10 Intervention and Care There have been systematic clinical trials related to providing school-based intervention for a wide array of mental health disorders. The evidence available at this point in time warrants a number of conclusions: School-based behavioural and cognitive-behavioural interventions are more effective in treating internalizing problems than general counselling. For these disorders, the best approaches are skillbased and include elements such as social and problem solving skills, active coping and cognitive restructuring. Successful programs can be delivered to both individuals and groups. School-based behavioural and cognitive-behavioural programs are effective in treating problems with aggression and conduct. The most effective approaches for externalizing disorders focus on techniques such as recognizing stimuli that evoke negative responses, resisting aggressive responses and implementing alternative strategies, and skill-building in the areas of self-control, perspective-taking and conflict resolution. While group treatments have been shown to have positive effects, care has to be exercised to avoid contagion effects when congregating students with disruptive behaviours. The review did not yield consistent findings regarding substance use treatments at school. In summary, the review found clear evidence for the effectiveness of specific school-based strategies for mental health promotion, prevention, and treatment of internalizing and externalizing disorders. While there were conflicting opinions on effective school-based treatment for substance use problems, the review found clear evidence for specific school-based strategies for mental health promotion, prevention and treatment of internalizing and externalizing disorders. To ensure that the strategies are effective, the review points to a number of implementation considerations. For example, it clarified that programming in this area is not benign, and that selecting and implementing strategies must be done with care to ensure no harm to individuals or groups. An important element for success is the match between the program and the needs and resources of the setting. There is an insufficient body of evidence to provide direction for special populations; such as specific cultures, clinical needs, or a targeted age group. Also, to be effective, personnel need training and support to ensure that strategies are delivered with fidelity to the original program s methodology. Finally, programs require monitoring of process and outcomes to make sure they are achieving the desired results or require modification for the local context. Successful implementation requires dedicated leadership, proper preparation of the organization, and ongoing support for implementation, treatment integrity, and evaluation of program outcomes. 7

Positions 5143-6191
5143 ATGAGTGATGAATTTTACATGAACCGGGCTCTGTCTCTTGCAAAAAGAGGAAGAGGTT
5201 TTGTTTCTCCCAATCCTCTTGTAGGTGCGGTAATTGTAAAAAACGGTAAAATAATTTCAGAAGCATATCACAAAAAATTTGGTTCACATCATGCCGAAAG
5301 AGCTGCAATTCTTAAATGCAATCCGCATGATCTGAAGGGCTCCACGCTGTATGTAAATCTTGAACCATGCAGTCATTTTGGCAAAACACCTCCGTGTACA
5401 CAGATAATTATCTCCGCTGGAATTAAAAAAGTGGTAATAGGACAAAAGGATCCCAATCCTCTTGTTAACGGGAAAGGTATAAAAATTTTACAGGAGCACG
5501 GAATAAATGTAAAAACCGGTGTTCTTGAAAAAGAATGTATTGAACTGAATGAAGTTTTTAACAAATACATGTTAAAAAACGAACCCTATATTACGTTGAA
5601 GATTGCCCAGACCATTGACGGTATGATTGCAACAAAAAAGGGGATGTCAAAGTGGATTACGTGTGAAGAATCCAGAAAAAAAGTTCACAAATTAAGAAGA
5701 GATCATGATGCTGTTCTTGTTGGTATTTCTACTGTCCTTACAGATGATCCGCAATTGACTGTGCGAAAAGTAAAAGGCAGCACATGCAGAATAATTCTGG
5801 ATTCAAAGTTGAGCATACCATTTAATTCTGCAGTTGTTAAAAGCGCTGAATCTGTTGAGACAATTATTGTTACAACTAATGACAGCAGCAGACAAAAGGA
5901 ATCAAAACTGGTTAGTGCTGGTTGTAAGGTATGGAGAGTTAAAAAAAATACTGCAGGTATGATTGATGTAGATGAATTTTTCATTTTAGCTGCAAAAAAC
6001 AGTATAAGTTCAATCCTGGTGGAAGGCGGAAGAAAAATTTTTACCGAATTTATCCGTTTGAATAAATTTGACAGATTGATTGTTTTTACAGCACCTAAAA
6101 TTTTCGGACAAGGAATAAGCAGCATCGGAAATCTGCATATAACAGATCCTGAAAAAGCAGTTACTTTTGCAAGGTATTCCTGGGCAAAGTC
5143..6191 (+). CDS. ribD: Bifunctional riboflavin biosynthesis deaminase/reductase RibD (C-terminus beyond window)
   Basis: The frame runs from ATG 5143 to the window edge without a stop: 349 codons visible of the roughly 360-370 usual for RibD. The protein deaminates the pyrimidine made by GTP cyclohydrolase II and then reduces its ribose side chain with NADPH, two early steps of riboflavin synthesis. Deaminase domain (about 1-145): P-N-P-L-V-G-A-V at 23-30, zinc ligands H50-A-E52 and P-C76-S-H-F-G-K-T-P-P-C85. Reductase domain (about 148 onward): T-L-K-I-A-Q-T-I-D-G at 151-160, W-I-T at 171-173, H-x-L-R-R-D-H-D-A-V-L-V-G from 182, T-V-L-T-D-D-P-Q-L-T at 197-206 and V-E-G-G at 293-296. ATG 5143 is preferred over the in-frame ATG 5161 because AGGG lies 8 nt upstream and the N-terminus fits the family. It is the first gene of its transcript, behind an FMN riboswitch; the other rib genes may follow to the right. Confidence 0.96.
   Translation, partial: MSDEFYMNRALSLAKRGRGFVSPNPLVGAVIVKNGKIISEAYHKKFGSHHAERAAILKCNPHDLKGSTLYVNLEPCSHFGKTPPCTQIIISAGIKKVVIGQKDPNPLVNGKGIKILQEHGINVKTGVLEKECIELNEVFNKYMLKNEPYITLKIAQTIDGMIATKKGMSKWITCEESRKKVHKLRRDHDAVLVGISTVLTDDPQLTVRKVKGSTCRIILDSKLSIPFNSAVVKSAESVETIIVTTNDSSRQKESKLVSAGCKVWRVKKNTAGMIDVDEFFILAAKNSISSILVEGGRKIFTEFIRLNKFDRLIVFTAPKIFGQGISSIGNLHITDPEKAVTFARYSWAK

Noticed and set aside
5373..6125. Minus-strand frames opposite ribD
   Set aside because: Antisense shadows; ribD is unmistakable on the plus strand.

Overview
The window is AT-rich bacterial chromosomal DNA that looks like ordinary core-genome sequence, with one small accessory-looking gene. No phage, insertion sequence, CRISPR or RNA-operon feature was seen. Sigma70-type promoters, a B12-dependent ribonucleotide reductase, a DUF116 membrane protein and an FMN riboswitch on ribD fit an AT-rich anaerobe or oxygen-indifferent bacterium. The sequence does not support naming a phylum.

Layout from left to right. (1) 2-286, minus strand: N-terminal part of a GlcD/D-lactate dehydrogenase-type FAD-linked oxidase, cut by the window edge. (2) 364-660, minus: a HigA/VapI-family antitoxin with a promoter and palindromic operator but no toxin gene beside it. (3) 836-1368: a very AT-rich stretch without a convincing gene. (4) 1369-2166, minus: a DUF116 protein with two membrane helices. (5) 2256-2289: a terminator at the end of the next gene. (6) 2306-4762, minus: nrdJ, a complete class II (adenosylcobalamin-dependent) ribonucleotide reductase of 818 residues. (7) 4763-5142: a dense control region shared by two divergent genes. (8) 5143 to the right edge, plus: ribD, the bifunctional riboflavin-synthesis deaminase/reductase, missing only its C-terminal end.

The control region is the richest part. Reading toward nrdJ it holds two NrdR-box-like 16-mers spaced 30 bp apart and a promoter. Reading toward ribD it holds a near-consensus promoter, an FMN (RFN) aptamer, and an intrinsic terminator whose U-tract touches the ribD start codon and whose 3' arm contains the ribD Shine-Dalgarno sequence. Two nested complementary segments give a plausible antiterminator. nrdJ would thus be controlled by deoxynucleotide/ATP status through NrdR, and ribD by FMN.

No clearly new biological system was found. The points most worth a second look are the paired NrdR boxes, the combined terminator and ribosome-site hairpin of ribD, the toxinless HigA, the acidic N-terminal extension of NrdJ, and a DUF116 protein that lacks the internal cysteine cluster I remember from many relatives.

11 Scan of Nominated Best Practices The SBMHSA Consortium Scan was designed to gather information about school mental health and substance use programs, models, and initiatives currently implemented in Canada. The national scan was led by the Ontario Centre of Excellence for Child and Youth Mental Health, with support from a SBMHSA Scan Team and the wider Consortium. Scan Development, Recruitment and Administration Two sampling strategies were used for the SBMHSA scan. First, a link was distributed nationwide to Consortium members and their networks. The web link allowed individuals to identify and provide details of promising SBMHSA programs, models, or initiatives by completing an online nomination form. Second, project team members reviewed existing web-based databases and contacted additional key informants to identify and nominate promising programs from around the country. One or all of the following criteria needed to be met in order to be included in the scan: An established and emerging SBMHSA school linked or school-based program, model or initiative developed and currently being implemented in Canada, targeting students up to grade 12 and/or school staff; A Canadian implementation of SBMHSA international programs; Community and educational initiatives for aboriginal populations that involve physical, emotional, social or spiritual components. All contacts from nominated programs were invited to participate in an interview. About 200 invitations were sent out with 147 interviews completed from September 2010 to mid-january 2012 (73.5% response rate). One hour individual semi-structured telephone interviews were conducted, in English or French, by one of four members of the Scan team who were trained in the interview protocol. In addition to descriptive background information, the interview included 32 open-ended program related questions including: etiology of program adoption, focus, approach, target audience, level of partnership involvement, challenges and enablers associated with implementation, as well level of program evaluation. Following the interview, each participant was given an opportunity to review and validate the summary of their responses. Several respondents also sent a variety of resources such as manuals, pamphlets, and reviews to supply an additional source of information on their programs. All of these materials were archived by program. Scan Demographics Programs from all Canadian provinces and territories were represented in the scan with the largest number of respondents being from the province of Ontario (n=61). For the purpose of the scan, school-based programs were defined as programs being implemented within the school setting and/or built into the curriculum. School-linked programs were also nominated, and included referrals from schools to outside agencies or community agencies delivering presentations and/or programs within the school environment. The final sample contained 87 school-based programs and 58 school-linked programs. In total there were nine French language programs in the final sample. With respect to target area, 51% of the sample focused on mental health programming, 17% on substance abuse, and 32% targeted both areas. 8